Shooting for the Right Goals
Keeping students satisfied is not the same as helping them succeed
Written by: Jerry Pattengale
As I swished my long jump shot, the packed gym roared. Suddenly I was very alone. They were the wrong fans, and that was the wrong basket.
There was nowhere to hide.
In the celebrated Indiana state basketball tournament, I had earned legendary status in an instant, for all the wrong reasons. My team lost. I retired as a freshman.
Throughout my Buck Creek youth, I pretended to hit the winning shot — to reenact Rick Mount’s corner fade-away, buzzer-beater against Marquette. To dribble like Billy Keller, glide like Oscar Robinson, spin like Pistol Pete.
I hit the long jumper at the buzzer. I basked in the applause. For a few euphoric moments, I lived a dream.
For a lifetime, I’ve relived the nightmare.
With a few seconds left, the coach inserted two new players.
They immediately ran to the wrong basket and yelled, “We’re open!”
As the shooting guard, I shot. The only consolation, in retrospect, is that there was no three-point line.
The throbbing noise of laughing, foreign fans somehow became muted. An out-of-body experience ensued.
I wanted to pull my knee-high gold-striped tube socks over my shaggy head and disappear. All three of us — the majority of our team — had run to the wrong end. I had taken the shot.
I spent a decade on the court that day. It seemed never ending.
The consolation game was miserable. Throwing up was always an option.
Every defensive rebound brought chants of “Shoot!”
It’s a disheartening feeling to discover you’ve shot at the wrong goal.
While speaking at various national educational conferences, I discovered many well-meaning educators running in the wrong direction.
Unlike my rogue jump shot, their efforts are not all for naught — but with consequences.
In an effort to help students succeed — to graduate — many college programs are not focused on motivating students, but on moving them through the system.
I surveyed educators from over 400 institutions and discovered their programs focused on addressing student dissatisfaction. Many colleges survey students and determine what is most important to them, and in what areas they’re most satisfied or dissatisfied.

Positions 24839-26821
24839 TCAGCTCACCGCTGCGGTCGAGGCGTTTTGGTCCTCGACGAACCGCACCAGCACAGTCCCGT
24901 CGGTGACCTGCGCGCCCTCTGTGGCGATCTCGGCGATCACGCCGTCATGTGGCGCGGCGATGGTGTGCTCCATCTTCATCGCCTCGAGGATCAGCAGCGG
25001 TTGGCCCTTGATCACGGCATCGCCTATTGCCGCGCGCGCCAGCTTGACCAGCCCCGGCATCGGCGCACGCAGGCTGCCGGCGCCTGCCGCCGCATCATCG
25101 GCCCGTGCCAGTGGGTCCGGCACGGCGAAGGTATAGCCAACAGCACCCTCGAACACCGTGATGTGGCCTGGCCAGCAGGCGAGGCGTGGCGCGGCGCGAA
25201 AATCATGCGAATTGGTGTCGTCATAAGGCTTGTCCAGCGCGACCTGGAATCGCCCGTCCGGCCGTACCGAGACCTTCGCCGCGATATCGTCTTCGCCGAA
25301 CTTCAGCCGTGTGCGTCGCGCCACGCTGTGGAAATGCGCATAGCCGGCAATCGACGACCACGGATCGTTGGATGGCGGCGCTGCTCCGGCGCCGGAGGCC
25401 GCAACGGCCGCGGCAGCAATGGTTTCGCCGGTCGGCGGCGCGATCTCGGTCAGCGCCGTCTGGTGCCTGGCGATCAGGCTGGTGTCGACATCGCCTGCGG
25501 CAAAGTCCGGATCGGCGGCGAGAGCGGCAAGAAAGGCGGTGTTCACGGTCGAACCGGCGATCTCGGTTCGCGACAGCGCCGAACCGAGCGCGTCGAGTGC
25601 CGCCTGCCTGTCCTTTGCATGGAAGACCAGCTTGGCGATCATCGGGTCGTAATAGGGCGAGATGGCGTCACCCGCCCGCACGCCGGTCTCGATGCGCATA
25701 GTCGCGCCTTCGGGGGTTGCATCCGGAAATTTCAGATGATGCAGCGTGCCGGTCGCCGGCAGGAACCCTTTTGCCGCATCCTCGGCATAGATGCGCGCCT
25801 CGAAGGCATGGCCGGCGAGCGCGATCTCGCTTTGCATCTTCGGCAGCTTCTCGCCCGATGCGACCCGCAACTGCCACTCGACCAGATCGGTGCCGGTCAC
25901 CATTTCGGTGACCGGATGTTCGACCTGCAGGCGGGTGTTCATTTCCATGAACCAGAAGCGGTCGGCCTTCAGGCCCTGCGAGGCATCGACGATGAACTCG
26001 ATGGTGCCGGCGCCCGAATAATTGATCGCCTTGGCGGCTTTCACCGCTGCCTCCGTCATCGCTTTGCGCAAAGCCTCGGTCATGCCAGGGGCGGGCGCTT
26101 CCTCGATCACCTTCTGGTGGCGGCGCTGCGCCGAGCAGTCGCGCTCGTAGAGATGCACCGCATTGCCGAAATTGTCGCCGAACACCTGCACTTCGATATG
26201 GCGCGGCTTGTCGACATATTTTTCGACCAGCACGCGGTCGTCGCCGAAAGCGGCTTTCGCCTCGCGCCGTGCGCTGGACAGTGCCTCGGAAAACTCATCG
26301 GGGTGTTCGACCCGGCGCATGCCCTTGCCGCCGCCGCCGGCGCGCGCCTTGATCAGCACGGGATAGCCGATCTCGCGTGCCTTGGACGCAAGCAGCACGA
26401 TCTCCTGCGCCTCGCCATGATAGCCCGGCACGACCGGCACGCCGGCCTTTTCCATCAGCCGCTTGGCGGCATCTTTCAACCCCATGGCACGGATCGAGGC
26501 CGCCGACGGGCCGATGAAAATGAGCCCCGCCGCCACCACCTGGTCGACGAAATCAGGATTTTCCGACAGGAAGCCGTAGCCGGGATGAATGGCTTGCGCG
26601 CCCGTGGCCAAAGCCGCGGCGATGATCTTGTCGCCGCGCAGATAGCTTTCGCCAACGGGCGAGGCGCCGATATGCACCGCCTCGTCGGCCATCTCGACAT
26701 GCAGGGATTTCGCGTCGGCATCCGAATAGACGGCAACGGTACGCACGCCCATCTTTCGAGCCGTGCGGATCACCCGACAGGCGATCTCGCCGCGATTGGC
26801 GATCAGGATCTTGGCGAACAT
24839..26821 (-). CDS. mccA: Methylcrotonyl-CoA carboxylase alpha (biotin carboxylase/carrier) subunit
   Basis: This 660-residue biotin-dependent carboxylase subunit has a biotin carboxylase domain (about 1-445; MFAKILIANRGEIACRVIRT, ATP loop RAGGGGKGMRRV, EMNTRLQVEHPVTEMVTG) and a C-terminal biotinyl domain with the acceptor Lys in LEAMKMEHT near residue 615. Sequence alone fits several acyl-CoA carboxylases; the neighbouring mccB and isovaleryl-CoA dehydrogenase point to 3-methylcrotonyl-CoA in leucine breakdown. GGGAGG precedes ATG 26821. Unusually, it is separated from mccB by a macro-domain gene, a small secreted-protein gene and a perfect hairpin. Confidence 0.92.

The co-developer of one of these surveys, the Student Satisfaction Inventory (SSI), was co-editor of my recent text — Visible Solutions for Invisible Students.
It’s helpful and necessary to have a pulse on student perceptions. The SSI’s theory seems logical: Determine what students deem as most important, ascertain which of those areas are the most dissatisfying, and then address those areas in an effort to retain students.
In other words, goes the theory, happy customers are more likely to stay — to graduate.
This approach may be helpful in determining student perceptions, but it’s inherently flawed in helping educators to help students succeed.
I’ve postulated in other writings that colleges have established an office of “Student Non-Dissatisfaction” instead of “Student Success.”
Fredrick Herzberg’s research shows that removing dissatisfaction does not mean that one is satisfied and that areas of dissatisfaction have little to do with true motivation.
The movie Stand and Deliver aptly illustrates true student success.
Jamie Escalante’s urban Hispanic students excelled amidst numerous dissatisfactions in an abysmal Los Angeles educational situation. They committed to a cause and were motivated to succeed. He addressed what educators call the student core.
He shot at the right basket while the majority of his colleagues screamed from the other end. Students are capable and deserving of learning noble causes and their underpinning values.
It’s usually easier to see the game from the bleachers, and it’s obvious when a bushy-haired high-socked shooter and his teammates are off course. But in the fast pace of the game, standing amidst the court’s rapid decisions, it can get confusing.
While having dinner at the Escalante’s Pasadena home, I was again reminded of his success at student success. Domino-like stacks of award plaques were in the garage and others in the living room corner. Few were mounted.
Jamie understood the applause. It wasn’t about him, but them, and pursuing the right goals.
While the majority of his colleagues yelled for him to get with the program, he stayed focused on a different goal — true student success and not student non-dissatisfaction.